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Tauba Auerbach

Tauba Auerbach, The Whole Alphabet, from the Center Out, Digital, V, 2006, gouache on paper on panel, 30 x 22".

WHEN I WAS IN PRIMARY SCHOOL, each student in my class had to write on a yellow legal pad for a little while every day. I recall one of my entries announcing that I had decided to make a change in my handwriting: My lowercase a would from then on have a flat top. Implementing this change in the entry, I expected the entire page to take on a different look from the rest of my journal. But somehow, though I had reconfigured a symbol that appears more than 8 percent of the time in English, the whole thing still looked like something I would have written. I was disappointed.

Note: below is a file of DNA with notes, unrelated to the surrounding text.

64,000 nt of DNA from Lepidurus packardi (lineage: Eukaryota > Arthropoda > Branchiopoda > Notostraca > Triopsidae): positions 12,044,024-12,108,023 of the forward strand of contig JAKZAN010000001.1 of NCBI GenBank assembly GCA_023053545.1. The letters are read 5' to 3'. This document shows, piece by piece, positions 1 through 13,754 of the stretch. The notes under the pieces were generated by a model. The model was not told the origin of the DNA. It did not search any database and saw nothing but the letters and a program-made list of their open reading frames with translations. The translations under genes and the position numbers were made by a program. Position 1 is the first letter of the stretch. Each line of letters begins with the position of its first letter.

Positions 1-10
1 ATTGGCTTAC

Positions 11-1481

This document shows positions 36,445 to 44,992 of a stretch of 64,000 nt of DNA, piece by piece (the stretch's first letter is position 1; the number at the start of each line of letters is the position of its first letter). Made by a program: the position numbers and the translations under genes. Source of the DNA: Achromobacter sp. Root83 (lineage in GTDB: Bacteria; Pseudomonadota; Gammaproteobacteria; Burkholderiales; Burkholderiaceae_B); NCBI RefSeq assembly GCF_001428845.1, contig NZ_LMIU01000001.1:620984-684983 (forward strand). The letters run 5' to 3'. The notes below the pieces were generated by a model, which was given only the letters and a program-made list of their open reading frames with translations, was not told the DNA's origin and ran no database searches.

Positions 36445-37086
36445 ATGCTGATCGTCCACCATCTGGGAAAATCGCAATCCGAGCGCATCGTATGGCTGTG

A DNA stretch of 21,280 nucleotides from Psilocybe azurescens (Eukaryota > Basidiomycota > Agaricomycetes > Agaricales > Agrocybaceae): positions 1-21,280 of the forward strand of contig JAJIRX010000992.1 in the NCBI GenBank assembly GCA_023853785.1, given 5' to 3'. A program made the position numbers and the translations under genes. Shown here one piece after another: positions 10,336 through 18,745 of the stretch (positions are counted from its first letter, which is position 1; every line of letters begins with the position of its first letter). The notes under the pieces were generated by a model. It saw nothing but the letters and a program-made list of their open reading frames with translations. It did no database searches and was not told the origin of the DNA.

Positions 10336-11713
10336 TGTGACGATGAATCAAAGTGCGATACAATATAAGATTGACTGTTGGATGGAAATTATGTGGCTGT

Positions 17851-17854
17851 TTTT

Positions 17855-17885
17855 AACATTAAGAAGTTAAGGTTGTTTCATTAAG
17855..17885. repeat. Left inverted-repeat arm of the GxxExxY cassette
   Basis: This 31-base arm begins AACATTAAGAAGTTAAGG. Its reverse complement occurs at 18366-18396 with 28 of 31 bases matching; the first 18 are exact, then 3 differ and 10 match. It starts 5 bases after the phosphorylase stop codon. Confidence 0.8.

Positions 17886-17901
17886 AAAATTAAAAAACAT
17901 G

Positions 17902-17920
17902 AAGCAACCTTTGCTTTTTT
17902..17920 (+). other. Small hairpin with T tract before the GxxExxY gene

Style is finer grained than choice. It is a complicated amalgam of microscopic tendencies. Choices yield categories in handwriting, like the bubbly teenage girl’s letters or the designer’s printed caps; but tiny weaknesses and strengths in each person’s hand inflect their script with uncalculated nuance. For the

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